## The Algorithm for a One Dimensional Example

Now let's dive into the actual algorithm with some example code!

### The Initial Setup

Let our target distribution be

where is the same function we have shown above and is given by

The code for defining this function is given below.

def f(x, normalize=False):
'''
Function proportional to target distribution, a sum of Gaussians.
For testing, set normalize to True, to get target distribution exactly.
'''
# Gaussian heights, width parameters, and mean positions respectively:
a = np.array([10., 3., 1.]).reshape(3, 1)
b = np.array([ 4., 0.2, 2.]).reshape(3, 1)
xs = np.array([-4., -1., 5.]).reshape(3, 1)

if normalize:
norm = (np.sqrt(np.pi) * (a / np.sqrt(b))).sum()
a /= norm

return (a * np.exp(-b * (x - xs)**2)).sum(axis=0)


Since this is an easy function to integrate, and hence get our target distribution directly, we can use it to verify the Metropolis algorithm. The plot of in the figure below shows three different peaks of varying width and height, with some overlap as well. Next, we define our walker's symmetric step generating function. As in the random walk example, we will use a random real number between and as the step size.

def g():
'''Random step vector.'''
return np.random.uniform(-1,1)


However, can be any function symmetric about for the above algorithm to work. For example, it can be a number chosen randomly from a discrete list, such as . It can also be a number chosen from a symmetric continuous distribution, like the Gaussian, . In higher dimensions, the function should be spherically symmetric, such as a multidimensional Gaussian function, . Whatever function you choose, there are at least a couple of things to note:

1. If the function is discrete, you will only sample discrete values. For example, if returns only or , and nothing in between, you will sample only integer steps away from the initial .
2. The average step size really matters! A small step-size means the walker will carefully sample nearby regions more, but will walk more slowly, so might not be good at exploring far and wide. On the other hand, a walker with a large step size may not sample nearby regions accurately – and actually has a higher chance of being rejected if the walker is already in a high probability region, since the acceptance ratio is more drastic for large steps. The effect of step-size on the walker's efficiency is far from obvious!

The question of how to choose an optimal is a research area on its own, and depends largely on what the goal of the sampling is. Some techniques even use an "adaptive" method where is "trained" on-the-fly using a learning algorithm! Some of these methods and others are discussed in Ref.  and Ref. . In a lot of cases, people just use trial and error, as the algorithm is not too difficult to implement.

After choosing , we are almost ready to iterate. We just need to choose the domain of , and an initial point for ( at ) chosen randomly from the domain of .

xmin, xmax = -10, 10
x0 = np.random.uniform(xmin, xmax)


### How to Iterate

1. Generate new proposed position .
2. Calculate the acceptance probability,
3. Accept proposal, with probability . If your programming language doesn't have a built-in method for this,
• Generate a random number between and .
• If , then accept move, and set new position, .
• Otherwise, reject move, and set new position to current position, .
4. Increment and repeat from step 1.

The code for steps 1 to 3 is:

def metropolis_iterate(x0, num_steps):
'''Iterate metropolis algorithm for num_steps using iniital position x_0'''

for n in range(num_steps):
if n == 0:
x = x0
else:
x = metropolis_step(x)
yield x


The following plot shows the result of running the algorithm for different numbers of iterations (), with the same initial position. The histograms are normalized so that they integrate to . We can see the convergence toward as we increase . ## Example Code

The following code puts everything together, and runs the Metropolis algorithm for a number of steps given by num_steps. All the positions visited by the algorithm are then written to a file, which can be later read and fed into a histogram or other density calculating scheme. The code also incorporates a few tests of the algorithm using the test_metropolis_iterate method. This test will create a normalized density histogram from the generated data, and compare it to using the Root Mean Square Deviations metric .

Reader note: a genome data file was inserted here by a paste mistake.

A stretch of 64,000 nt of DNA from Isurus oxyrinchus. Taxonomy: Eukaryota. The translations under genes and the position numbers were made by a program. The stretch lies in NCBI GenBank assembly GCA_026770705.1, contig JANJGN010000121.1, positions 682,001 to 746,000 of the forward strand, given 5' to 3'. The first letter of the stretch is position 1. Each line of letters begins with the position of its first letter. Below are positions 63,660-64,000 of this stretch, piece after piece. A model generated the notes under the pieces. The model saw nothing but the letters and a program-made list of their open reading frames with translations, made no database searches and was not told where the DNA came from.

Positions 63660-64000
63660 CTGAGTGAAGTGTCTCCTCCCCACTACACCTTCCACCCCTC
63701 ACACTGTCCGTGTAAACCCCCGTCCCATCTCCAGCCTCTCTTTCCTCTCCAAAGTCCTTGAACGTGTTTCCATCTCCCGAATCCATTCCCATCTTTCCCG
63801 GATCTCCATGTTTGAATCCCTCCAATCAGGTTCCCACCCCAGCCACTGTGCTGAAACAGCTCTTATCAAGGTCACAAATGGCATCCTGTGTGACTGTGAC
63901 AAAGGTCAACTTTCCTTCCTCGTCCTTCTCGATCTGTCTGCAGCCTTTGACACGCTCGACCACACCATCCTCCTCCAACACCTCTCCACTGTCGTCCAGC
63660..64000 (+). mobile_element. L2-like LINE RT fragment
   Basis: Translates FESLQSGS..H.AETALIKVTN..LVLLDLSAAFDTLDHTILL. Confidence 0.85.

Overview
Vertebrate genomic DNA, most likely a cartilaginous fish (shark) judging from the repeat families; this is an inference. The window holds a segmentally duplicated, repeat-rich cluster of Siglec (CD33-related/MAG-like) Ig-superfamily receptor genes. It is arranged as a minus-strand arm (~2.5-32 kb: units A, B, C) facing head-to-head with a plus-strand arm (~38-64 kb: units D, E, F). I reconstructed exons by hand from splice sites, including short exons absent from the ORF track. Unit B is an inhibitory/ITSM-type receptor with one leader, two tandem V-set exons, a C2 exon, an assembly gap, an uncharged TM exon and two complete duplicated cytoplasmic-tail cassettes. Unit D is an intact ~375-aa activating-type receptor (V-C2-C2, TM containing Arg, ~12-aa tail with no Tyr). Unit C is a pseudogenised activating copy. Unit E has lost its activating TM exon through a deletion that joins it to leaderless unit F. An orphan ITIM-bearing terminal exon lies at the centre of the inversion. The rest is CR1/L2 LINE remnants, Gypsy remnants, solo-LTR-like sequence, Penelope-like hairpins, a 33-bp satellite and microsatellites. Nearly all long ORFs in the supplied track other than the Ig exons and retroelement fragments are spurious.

import numpy as np

def f(x, normalize=False):
'''
Function proportional to target distribution, a sum of Gaussians.
For testing, set normalize to True, to get target distribution exactly.
'''
# Gaussian heights, width parameters, and mean positions respectively:
a = np.array([10., 3., 1.]).reshape(3, 1)
b = np.array([ 4., 0.2, 2.]).reshape(3, 1)
xs = np.array([-4., -1., 5.]).reshape(3, 1)

if normalize:
norm = (np.sqrt(np.pi) * (a / np.sqrt(b))).sum()
a /= norm

return (a * np.exp(-b * (x - xs)**2)).sum(axis=0)

def g():
'''Random step vector.'''
return np.random.uniform(-1,1)

def metropolis_step(x, f=f, g=g):
'''Perform one full iteration and return new position.'''

x_proposed = x + g()
a = min(1, (f(x_proposed) / f(x)).item())

x_new = np.random.choice([x_proposed, x], p=[a, 1-a])

return x_new

def metropolis_iterate(x0, num_steps):
'''Iterate metropolis algorithm for num_steps using iniital position x_0'''

for n in range(num_steps):
if n == 0:
x = x0
else:
x = metropolis_step(x)
yield x

def test_metropolis_iterate(num_steps, xmin, xmax, x0):
'''
Calculate error in normalized density histogram of data
generated by metropolis_iterate() by using
normalized-root-mean-square-deviation metric.
'''

bin_width = 0.25
bins = np.arange(xmin, xmax + bin_width/2, bin_width)
centers = np.arange(xmin + bin_width/2, xmax, bin_width)

true_values = f(centers, normalize=True)
mean_value = np.mean(true_values - min(true_values))

x_dat = list(metropolis_iterate(x0, num_steps))
heights, _ = np.histogram(x_dat, bins=bins, density=True)

nmsd = np.average((heights - true_values)**2 / mean_value)
nrmsd = np.sqrt(nmsd)

return nrmsd

if __name__ == "__main__":
xmin, xmax = -10, 10
x0 = np.random.uniform(xmin, xmax)

num_steps = 50_000

x_dat = list(metropolis_iterate(x0, 50_000))

# Write data to file
output_string = "\n".join(str(x) for x in x_dat)

with open("output.dat", "w") as out:
out.write(output_string)
out.write("\n")

# Testing
print(f"Testing with x0 = {x0:5.2f}")
print(f"{'num_steps':>10s} {'NRMSD':10s}")
for num_steps in (500, 5_000, 50_000):
nrmsd = test_metropolis_iterate(num_steps, xmin, xmax, x0)
print(f"{num_steps:10d} {nrmsd:5.1%}")


### Bibliography

4.
7.
8.
Rosenthal, Jeffrey S and others, Optimal proposal distributions and adaptive MCMC, Chapman & Hall/CRC Boca Raton, FL, 2011.
9.
Gareth O. Roberts and Jeffrey S. Rosenthal, Optimal scaling for various Metropolis-Hastings algorithms, Institute of Mathematical Statistics, 2001.
10.